Image © @eakgrungenerd via Twenty20

EU companies can now ban Hijabs. Religious neutrality or Islamophobia?

In July 2021, the European Court of Justice ruled that companies in the EU may ban Muslim employees from wearing a Hijab (a headscarf that does not cover the face) at work in the interest of upholding a “neutral image” towards customers or to prevent social disputes.

As a Hijab wearer myself, I find it hard to imagine instances where wearing a headscarf could create conflict, which wasn’t manifestations of hatred or discrimination already. The only case I can think of is when there is a misfortunate encounter with a bigoted individual, and even then, the conflict would be the fault of the bigot and not the Hijab wearer themselves. However, because customers are the ones spending their money in businesses, companies might use the ban to protect their feelings (as absurd as they may be) not realising in doing so, employee wellbeing (which is more important) is neglected. Staff treated in this way are therefore likely to become demotivated and quit, leading to the same outcome – collapsing business.

It’s important to realise that this issue affects us all – Muslim, female or otherwise. It’s not just the Hijab they are banning, but also “any other visible form of expression of political, philosophical or religious beliefs”. In my opinion, this is a slippery slope that could lead to banning freedom of expression entirely.

It’s clear to me that low priority is given to the rights of Muslim women. Instead of putting in rules to protect us and condemn the behaviours of bigots, European governments would rather further punish and marginalise Muslim women, while once again policing women’s bodies and our choice of clothing. 

The fact that they think they are liberating women is absolutely ridiculous. Liberation is when you allow people to practice their beliefs free of fear or discrimination; when you encourage a tolerant society – not one fuelled by prejudice. 

It feels like the same people who yesterday were saying Muslim women are oppressed, are now oppressing us – telling women what they can and can’t wear is the very thing Muslims have been accused of for decades! It is no surprise that the decision was met with claims that it would ‘fuel Islamophobia’. Though some may argue that the ruling is more about religious neutrality in services than any phobia, to me it is without question that the ruling is Islamophobic in and of itself and needs to be overruled immediately.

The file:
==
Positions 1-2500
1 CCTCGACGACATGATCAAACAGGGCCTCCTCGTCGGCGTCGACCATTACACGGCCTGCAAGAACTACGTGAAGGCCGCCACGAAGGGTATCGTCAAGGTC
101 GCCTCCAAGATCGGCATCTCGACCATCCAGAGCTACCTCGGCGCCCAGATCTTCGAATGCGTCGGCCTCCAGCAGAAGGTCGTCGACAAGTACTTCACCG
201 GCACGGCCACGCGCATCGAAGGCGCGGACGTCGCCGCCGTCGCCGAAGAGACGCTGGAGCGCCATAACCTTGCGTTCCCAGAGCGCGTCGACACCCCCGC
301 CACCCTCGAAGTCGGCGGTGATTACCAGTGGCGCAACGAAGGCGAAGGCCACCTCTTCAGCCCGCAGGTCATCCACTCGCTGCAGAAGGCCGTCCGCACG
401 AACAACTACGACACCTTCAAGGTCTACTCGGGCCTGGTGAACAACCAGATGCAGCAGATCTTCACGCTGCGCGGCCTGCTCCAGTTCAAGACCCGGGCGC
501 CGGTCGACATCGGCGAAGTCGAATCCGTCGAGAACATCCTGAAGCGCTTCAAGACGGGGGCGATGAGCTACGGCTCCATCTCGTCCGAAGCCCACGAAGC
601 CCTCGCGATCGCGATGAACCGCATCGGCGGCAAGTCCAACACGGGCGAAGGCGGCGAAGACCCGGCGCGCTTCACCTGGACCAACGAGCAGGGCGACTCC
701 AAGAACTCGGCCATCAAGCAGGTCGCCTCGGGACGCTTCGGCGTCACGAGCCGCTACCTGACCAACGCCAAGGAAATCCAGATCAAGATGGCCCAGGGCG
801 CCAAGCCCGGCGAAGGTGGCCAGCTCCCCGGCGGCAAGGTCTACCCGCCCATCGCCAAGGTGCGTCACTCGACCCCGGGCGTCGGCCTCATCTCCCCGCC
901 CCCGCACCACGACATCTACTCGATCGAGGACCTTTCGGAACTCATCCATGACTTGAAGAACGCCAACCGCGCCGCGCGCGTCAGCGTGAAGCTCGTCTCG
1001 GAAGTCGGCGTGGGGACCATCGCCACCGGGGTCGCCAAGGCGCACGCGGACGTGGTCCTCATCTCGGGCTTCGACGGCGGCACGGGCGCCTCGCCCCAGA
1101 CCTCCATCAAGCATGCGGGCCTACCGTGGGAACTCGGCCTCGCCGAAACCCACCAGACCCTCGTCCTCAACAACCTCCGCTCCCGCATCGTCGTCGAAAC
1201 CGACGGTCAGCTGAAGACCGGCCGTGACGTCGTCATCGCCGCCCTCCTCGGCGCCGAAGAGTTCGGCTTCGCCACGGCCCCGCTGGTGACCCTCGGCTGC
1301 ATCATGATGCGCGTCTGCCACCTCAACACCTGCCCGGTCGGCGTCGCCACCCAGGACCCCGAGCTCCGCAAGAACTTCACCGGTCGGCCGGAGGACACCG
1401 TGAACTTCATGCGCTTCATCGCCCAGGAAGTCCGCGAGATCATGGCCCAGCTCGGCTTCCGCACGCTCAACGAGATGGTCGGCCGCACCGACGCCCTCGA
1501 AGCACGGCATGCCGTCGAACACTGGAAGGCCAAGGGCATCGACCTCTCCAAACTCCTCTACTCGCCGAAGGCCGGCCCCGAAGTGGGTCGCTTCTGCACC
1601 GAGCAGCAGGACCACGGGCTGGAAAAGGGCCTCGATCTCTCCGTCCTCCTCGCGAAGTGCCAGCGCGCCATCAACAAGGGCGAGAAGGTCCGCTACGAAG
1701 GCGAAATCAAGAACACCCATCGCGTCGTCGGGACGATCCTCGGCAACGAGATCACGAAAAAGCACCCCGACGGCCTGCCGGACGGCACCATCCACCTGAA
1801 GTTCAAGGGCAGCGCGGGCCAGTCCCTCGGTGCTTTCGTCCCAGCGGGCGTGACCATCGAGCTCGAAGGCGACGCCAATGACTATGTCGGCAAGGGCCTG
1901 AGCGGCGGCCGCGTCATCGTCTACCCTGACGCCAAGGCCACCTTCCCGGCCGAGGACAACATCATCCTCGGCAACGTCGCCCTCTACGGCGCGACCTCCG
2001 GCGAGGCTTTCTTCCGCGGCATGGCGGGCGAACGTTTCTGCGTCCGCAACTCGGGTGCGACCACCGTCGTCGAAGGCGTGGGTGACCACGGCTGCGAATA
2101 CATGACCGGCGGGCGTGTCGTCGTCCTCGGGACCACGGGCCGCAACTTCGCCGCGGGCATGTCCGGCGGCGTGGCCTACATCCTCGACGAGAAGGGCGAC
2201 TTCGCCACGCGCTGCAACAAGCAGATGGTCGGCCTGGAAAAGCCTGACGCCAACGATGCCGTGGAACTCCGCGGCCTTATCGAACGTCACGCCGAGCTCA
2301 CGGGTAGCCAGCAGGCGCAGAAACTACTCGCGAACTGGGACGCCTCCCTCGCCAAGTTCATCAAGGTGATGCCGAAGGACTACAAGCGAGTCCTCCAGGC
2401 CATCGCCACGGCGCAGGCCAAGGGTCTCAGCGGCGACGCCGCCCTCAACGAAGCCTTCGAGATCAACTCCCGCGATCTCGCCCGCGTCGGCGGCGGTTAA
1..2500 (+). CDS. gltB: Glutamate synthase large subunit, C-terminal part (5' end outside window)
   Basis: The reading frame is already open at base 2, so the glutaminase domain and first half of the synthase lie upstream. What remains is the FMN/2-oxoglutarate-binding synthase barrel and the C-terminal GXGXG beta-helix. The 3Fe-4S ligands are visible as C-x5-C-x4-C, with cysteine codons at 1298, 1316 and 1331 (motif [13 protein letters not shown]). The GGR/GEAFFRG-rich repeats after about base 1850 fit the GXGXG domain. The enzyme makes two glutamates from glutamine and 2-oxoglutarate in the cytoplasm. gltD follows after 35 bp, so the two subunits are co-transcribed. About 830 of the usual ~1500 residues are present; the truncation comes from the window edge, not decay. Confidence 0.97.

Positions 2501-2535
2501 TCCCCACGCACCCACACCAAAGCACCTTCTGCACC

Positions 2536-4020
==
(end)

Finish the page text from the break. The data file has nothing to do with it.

One shouldn't have to abandon or compromise their identity to secure a job. But that is exactly what is being asked of Muslim women with this most recent ruling. As the only minority (and the only obviously Muslim) employee in my three years in the corporate world, I myself have fallen victim to feeling the need to put my ‘Islamic’ identity in the backseat, in an attempt to accommodate those around me and ease their scepticism. It is both an exhausting and demanding act having to constantly defend our presence in a space that seems to oppose it. 

It is only recently that I have realised that it is not our duty to make others feel comfortable or pander to their perceptions of us. Contrary to western belief, our Hijab is more than just headwear. It is an expression of our religious beliefs – our way of life, to put it simply. Requesting women to simply remove their Hijabs in the workplace is reductive of the meaning of the Hijab itself, not to mention utterly disgraceful! Hijab signifies confidence and if that confidence translates as a threat to you, then perhaps the problem was never the Hijab to begin with.